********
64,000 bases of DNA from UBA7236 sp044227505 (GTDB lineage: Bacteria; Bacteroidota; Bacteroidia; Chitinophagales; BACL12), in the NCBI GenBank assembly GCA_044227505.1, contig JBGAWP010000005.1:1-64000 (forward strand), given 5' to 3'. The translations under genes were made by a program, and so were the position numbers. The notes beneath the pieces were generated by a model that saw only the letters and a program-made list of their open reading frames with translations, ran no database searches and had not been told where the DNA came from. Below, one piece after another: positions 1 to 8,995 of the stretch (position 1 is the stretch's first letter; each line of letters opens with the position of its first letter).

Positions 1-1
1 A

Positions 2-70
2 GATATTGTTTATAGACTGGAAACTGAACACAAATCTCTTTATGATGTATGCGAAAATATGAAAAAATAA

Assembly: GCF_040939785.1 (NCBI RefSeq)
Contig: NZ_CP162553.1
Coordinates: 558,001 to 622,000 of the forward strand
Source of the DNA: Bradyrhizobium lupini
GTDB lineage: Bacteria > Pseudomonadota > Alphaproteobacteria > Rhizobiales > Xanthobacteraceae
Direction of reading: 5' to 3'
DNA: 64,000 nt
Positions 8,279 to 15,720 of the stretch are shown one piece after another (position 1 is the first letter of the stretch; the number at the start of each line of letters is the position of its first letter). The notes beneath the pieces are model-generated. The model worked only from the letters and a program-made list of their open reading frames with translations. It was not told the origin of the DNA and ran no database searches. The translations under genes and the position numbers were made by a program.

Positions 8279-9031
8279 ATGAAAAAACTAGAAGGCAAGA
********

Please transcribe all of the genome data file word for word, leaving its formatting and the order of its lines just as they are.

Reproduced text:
64,000 bases of DNA from UBA7236 sp044227505 (GTDB lineage: Bacteria; Bacteroidota; Bacteroidia; Chitinophagales; BACL12), in the NCBI GenBank assembly GCA_044227505.1, contig JBGAWP010000005.1:1-64000 (forward strand), given 5' to 3'. The translations under genes were made by a program, and so were the position numbers. The notes beneath the pieces were generated by a model that saw only the letters and a program-made list of their open reading frames with translations, ran no database searches and had not been told where the DNA came from. Below, one piece after another: positions 1 to 8,995 of the stretch (position 1 is the stretch's first letter; each line of letters opens with the position of its first letter).

Positions 1-1
1 A

Positions 2-70
2 GATATTGTTTATAGACTGGAAACTGAACACAAATCTCTTTATGATGTATGCGAAAATATGAAAAAATAA

Assembly: GCF_040939785.1 (NCBI RefSeq)
Contig: NZ_CP162553.1
Coordinates: 558,001 to 622,000 of the forward strand
Source of the DNA: Bradyrhizobium lupini
GTDB lineage: Bacteria > Pseudomonadota > Alphaproteobacteria > Rhizobiales > Xanthobacteraceae
Direction of reading: 5' to 3'
DNA: 64,000 nt
Positions 8,279 to 15,720 of the stretch are shown one piece after another (position 1 is the first letter of the stretch; the number at the start of each line of letters is the position of its first letter). The notes beneath the pieces are model-generated. The model worked only from the letters and a program-made list of their open reading frames with translations. It was not told the origin of the DNA and ran no database searches. The translations under genes and the position numbers were made by a program.

Positions 8279-9031
8279 ATGAAAAAACTAGAAGGCAAGA